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Is there such a thing?

I suppose there are two cases in which they may exist: over a finite field or infinite matrices (but let's stick to countable matrices then).

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closed as too localized by Steven Landsburg, Mark Sapir, Will Sawin, Benjamin Steinberg, Bill Johnson May 26 '12 at 12:57

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Zero matrices of any dimension over any field. You can construct a matrix with one element per column in a countably infinite dimensional vector space over a countable field. Why are you interested in this? – Zack Wolske May 25 '12 at 1:36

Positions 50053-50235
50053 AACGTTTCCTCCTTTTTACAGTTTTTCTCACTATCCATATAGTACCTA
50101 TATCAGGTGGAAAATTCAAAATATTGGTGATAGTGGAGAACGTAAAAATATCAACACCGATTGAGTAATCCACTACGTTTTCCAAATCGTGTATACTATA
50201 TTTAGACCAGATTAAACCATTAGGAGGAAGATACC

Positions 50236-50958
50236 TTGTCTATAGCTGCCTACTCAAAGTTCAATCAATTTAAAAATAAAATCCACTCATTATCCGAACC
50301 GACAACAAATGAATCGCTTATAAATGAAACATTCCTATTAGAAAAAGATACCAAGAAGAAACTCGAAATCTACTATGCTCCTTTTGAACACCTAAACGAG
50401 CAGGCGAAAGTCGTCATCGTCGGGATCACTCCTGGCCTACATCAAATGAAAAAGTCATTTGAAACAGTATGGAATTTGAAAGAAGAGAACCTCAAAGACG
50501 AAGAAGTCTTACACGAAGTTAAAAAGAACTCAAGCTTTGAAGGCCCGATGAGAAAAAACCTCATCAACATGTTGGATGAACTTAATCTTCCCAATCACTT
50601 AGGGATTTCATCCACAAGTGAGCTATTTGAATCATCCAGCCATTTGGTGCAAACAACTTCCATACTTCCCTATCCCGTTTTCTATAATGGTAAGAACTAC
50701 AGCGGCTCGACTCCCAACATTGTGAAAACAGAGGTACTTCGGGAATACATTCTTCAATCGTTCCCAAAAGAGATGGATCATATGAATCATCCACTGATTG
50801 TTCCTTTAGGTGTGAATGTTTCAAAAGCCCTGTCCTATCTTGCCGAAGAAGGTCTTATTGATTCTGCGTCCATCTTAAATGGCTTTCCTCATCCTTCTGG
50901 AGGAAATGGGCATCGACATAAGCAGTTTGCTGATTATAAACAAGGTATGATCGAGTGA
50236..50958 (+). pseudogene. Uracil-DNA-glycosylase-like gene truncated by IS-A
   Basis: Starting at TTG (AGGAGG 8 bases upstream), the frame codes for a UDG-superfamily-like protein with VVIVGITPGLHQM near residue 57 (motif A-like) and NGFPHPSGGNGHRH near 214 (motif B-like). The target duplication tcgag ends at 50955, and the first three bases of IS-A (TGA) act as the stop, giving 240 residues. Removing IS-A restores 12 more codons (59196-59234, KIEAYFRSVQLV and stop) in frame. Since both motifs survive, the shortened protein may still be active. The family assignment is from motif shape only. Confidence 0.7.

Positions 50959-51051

The parity check matrix of a Hamming code, for example $$\pmatrix{1&0&0&1&1&0&1\cr0&1&0&1&0&1&1\cr0&0&1&0&1&1&1\cr}$$ almost has this property; all it's missing is an all-zero column. (This is over the field of 2 elements.)

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Obviously, up to column-permutation, there is one such matrix for each possible range. One simply takes all the elements of the range and makes those the columns. Thus, you are asking about subspaces of vector spaces over finite fields, with an ordering of the elements. Subspaces of vector spaces are obviously very well understood. Ordering the elements doesn't seem to add anything to that story.

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